On August 5, 2020, Governor Kemp of Georgia signed into law the “Georgia COVID-19 Pandemic Business Safety Act,” which provides a limited tort immunity to businesses that remain open during the current pandemic, so long as they post a notice or warning sign at the entrance of their property.
The Act focuses on tort immunity to healthcare providers, but has protections for all individuals and businesses in Georgia. The Act limits the liability for any COVID-19 liability claim to acts of “gross negligence, willful and wanton misconduct, reckless infliction of harm, or intentional infliction of harm.” Essentially, the Act creates a presumption that people doing business in public are have assumed the risk of infection.
In order for businesses to claim this legal protection, the business is required to post notice at the entrance to its premises, “a sign in at least one-inch Arial font placed apart from any other text” that states:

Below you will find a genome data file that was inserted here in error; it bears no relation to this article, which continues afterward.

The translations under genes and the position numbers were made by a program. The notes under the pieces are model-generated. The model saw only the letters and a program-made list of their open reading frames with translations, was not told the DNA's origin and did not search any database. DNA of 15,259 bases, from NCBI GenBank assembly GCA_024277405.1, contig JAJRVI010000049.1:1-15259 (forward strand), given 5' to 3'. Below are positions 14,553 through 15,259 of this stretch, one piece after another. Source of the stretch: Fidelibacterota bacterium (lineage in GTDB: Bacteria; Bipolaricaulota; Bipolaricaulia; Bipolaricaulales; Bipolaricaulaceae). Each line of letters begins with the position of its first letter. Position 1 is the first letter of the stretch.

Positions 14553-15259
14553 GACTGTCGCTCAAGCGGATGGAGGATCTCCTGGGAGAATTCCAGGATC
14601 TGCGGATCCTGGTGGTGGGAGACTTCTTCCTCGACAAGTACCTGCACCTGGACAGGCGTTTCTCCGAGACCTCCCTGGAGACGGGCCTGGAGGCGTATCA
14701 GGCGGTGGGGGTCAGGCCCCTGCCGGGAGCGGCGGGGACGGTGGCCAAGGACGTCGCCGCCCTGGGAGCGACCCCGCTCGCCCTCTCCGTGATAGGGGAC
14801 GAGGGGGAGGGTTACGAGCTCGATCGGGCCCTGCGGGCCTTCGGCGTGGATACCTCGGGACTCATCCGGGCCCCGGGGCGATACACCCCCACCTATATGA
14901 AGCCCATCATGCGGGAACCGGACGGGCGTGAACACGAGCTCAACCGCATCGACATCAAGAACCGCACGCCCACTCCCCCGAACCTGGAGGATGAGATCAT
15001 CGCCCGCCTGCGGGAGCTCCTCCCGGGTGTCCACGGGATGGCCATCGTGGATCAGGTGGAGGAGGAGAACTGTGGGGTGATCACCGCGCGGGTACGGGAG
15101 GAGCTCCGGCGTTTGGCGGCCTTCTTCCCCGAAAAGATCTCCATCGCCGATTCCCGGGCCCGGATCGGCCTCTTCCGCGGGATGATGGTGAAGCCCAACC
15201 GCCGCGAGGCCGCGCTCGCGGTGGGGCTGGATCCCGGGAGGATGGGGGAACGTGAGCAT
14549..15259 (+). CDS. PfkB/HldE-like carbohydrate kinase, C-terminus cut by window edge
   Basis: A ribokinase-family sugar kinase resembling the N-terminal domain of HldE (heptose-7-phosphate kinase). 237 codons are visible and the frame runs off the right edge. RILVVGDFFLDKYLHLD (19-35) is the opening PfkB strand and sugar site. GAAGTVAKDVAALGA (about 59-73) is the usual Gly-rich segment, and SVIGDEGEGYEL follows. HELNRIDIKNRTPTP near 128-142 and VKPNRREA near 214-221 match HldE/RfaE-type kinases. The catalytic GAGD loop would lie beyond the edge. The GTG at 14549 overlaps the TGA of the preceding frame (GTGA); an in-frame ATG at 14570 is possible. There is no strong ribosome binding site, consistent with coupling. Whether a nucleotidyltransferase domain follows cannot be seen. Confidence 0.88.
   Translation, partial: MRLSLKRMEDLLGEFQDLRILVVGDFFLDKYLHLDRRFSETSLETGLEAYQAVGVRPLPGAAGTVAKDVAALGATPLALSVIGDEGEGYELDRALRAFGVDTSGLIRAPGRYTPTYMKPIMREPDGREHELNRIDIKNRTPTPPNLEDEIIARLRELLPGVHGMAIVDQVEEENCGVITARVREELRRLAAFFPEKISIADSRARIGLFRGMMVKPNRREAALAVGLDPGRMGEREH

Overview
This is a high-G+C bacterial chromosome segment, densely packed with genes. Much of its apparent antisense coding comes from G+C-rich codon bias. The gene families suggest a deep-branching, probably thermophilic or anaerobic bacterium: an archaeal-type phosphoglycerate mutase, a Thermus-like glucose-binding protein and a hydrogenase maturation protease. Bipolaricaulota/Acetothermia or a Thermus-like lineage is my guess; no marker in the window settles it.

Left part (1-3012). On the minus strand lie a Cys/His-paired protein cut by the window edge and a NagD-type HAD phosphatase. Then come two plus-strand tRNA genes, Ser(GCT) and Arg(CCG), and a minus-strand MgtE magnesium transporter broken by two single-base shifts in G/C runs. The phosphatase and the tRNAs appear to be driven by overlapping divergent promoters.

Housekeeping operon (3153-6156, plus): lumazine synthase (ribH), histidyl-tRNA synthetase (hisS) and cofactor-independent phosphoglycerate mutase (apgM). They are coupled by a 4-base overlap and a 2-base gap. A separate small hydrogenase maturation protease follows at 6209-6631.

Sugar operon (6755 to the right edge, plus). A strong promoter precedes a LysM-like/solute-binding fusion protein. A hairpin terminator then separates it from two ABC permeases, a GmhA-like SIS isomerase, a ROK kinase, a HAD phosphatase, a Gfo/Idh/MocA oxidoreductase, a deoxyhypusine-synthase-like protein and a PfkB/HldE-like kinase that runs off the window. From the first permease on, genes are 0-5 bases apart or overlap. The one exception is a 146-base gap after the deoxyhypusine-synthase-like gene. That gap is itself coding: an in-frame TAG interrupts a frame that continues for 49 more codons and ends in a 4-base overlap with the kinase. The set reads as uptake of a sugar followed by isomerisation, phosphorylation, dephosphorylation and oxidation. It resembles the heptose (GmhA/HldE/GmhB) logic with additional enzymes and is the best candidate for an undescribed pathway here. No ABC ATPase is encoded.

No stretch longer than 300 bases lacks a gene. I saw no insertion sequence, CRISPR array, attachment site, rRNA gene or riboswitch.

Under Georgia law, there is no liability for an injury or death of an individual entering these premises if such injury or death results from the inherent risks of contracting COVID-19. You are assuming this risk by entering these premises.”
There are separate requirements for admission tickets and for healthcare facilities, but it is advisable for all businesses in Georgia to post the warning at their entrance, regardless of whether they are private businesses or open to the public. The new law is not limited to buildings, so, contractors can post the warning sign at the entrance to job sites where possible to claim this new protection to its full extent.
This law is immediately effective and the protections automatically expire in July of 2021.
If you have questions about how this new law applies to you, or other coronavirus-related questions, reach out to a Hudson Parrott Walker attorney.